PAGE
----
Edelkoort’s biography, like those of others hailed as prophets within their fields (think Steve Jobs of Apple or Akio Morita of Sony), is one of legend and is filled with the typical detours one encounters on the path to self-discovery. Born in Holland in 1950, educated at the School of Fine Arts in Arnhem, Holland, and introduced to the field byway of an entry-level job at the Dutch department store De Bijenkorf, Lidewij discovered that she was not a naturally gifted artist, but had an uncanny knack for sensing upcoming trends. In 1975, she moved to Paris where she first worked as an independent trend consultant and shortly thereafter established Trend Union in 1980. Slightly predating John Naisbitt’s groundbreaking publication Megatrends from 1982, Edelkoort was a forerunner in what is now a fifty-seven billion dollar-per-year industry. Fast-forwarding to today, Trend Union (and its sister company Edelkoort Inc., which works primarily as a distributor of Trend Union publications) has consulting agents in Denmark, Australia, New York, Hong Kong, Sweden, Cape Town, London, Spain, Hungary, India, Brazil, the Ukraine, and most recently, Tokyo. Notable clients comprise a veritable laundry list of multinational mega brands that far exceeds the bounds of the fashion industry, as well as smaller collaborations, such as their recent consultancy with Mohair South Africa.
As one of the culture industry’s principal soothsayers, Edelkoort certainly looks the part: with her cropped, grey-streaked hair, red lips, and signature 80s minimalist attire (reminiscent of those created by Rei Kawakubo of Comme des Garcons in the 1980s), she exudes a kind of “arty” knowingness in her daily uniform that her clients have come to conflate with her trend forecasting ability. As Ilse Crawford, head of the Department of Man and Wellbeing at the University of Eindhoven told the New York Times, Edelkoort commands a kind of “futuristic” or “queenly-presence” that clients have come to trust and respect. Similarly, Cecilie Rohwedder of the Wall Street Journal writes, “The distinctive gray accents in her otherwise dark hair and the dark clothing off set by a bright red lipstick are consistent with her art-school roots.” In a similar vein, the standardized architecture of Edelkoort Inc.’s numerous global offices projects a kind of soft-modernist simplicity that is echoed in Trend Union’s tasteful and beautifully curated trend publications. With whitewashed walls, sparse artwork from Edelkoort’s personal collection, rustic oak panel floors and Scandi-modern furnishings set in an artfully renovated abbey in the East Village, clients and visitors routinely fawn over the New York office—which, unlike the semi-annual trend forecasts, has changed little in the past decade.
The Edelkoort Business Model: An Analog Throwback in a Digital World
Edelkoort’s pedigree, as well as her carefully composed style and the calculated interior design scheme of her offices, effectively rounds out Edelkoort Inc.’s brand image and serves to set them apart from their competition. Unlike their competitors—namely companies like Worth Global Style Network (WGSN) and Interbrand, which pride themselves on the speed and timeliness of their content—Edelkoort Inc.’s image does not immediately bring to mind the speed and rapid turnover of the fashion system. In fact, in today’s cyber-connected world of Snapchat, Twitter, and Instagram, Edelkoort’s business practices are downright old-fashioned. Only adopting a blog platform in 2011, after much vacillation, Edelkoort Inc.’s bread and butter is their semi-annual trend forecast, which includes a color forecast, a beauty-specific trend book, the Pattern Book, the Lifestyle Book (a detailed discussion of trends in interior design), the Well-Being Bible (a guide to trends in the spa and well-being industry), the Key (a basic guide to clothing silhouettes), and the Trend Forecast. Focusing predominantly on trends in women’s apparel, the Trend Forecast is still Trend Union’s perennial bestseller—selling for the price of a month's rent for a one-bedroom in Greenwich Village.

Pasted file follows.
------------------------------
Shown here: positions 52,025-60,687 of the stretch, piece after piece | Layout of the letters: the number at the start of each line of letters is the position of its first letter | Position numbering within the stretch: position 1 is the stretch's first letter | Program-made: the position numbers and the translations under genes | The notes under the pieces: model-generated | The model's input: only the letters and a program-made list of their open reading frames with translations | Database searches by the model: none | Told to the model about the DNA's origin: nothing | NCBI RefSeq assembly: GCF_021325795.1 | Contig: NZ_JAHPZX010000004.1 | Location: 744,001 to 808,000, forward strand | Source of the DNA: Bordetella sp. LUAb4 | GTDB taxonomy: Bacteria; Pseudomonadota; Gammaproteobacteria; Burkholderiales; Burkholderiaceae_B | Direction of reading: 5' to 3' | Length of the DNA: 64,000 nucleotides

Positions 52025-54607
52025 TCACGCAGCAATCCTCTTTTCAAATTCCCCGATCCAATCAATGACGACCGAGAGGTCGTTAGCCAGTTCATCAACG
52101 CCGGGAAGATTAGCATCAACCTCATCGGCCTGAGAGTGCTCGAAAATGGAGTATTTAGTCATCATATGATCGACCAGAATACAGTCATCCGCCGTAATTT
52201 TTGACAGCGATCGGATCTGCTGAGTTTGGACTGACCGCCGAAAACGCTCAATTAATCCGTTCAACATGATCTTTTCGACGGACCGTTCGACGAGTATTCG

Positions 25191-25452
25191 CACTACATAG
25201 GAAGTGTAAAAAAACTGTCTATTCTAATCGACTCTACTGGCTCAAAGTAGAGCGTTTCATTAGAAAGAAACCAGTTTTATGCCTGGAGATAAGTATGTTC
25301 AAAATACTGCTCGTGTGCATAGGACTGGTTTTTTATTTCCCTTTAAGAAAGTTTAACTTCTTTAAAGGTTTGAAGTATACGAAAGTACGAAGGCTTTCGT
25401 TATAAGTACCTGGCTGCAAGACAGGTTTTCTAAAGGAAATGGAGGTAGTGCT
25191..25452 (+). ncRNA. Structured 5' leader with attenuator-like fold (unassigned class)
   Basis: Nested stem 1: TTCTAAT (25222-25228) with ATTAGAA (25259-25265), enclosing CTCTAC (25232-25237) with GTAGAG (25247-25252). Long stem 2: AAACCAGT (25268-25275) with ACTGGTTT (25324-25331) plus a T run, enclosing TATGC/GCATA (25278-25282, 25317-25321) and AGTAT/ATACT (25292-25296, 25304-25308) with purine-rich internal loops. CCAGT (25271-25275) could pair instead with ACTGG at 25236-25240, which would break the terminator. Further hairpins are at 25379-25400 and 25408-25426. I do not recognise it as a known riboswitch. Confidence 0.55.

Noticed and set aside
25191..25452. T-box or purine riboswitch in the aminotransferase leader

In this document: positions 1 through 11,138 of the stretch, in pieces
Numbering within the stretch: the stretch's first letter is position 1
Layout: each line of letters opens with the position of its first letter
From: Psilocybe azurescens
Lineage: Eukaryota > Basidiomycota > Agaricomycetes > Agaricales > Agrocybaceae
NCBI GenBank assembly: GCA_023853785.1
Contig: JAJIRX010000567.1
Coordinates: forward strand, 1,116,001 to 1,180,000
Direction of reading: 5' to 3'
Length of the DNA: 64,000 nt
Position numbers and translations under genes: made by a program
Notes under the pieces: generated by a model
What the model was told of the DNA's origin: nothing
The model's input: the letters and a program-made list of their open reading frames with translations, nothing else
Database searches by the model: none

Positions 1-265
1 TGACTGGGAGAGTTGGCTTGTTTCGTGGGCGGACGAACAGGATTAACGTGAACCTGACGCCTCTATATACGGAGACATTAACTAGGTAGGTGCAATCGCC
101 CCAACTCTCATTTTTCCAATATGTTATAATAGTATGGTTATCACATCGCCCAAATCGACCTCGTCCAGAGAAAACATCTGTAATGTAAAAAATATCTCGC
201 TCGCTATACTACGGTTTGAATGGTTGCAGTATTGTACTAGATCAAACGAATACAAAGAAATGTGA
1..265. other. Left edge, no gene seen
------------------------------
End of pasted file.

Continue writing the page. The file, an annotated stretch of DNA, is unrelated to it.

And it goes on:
With each book printed in limited editions of 250, Edelkoort’s publishing model is the antithesis of what modern trend forecasting has evolved into. In a Telegraph article, Emma Barnett details how London-based WGSN—a forerunner of digital trend forecasting—has turned its back on paper publishing and now circulates content exclusively online. With growing competition from online startups, the company struggles to stay abreast of “the next big thing” with an almost constant stream of daily content, which is available at subscription fees topping out at $26,460. In contrast, Edelkoort Inc. prides itself on the exclusivity of its content. With its content kept closely guarded—nothing can be found online save for their blog, Trend Tablet, which only publishes topical and tangential snippets of trend insight every so often—prospective clients and subscribers must call or email a Trend Union agent and book an appointment to even so much as preview the content; and even then, it is only a preview, for photography, sketching, and filming are strictly prohibited in Edelkoort’s offices.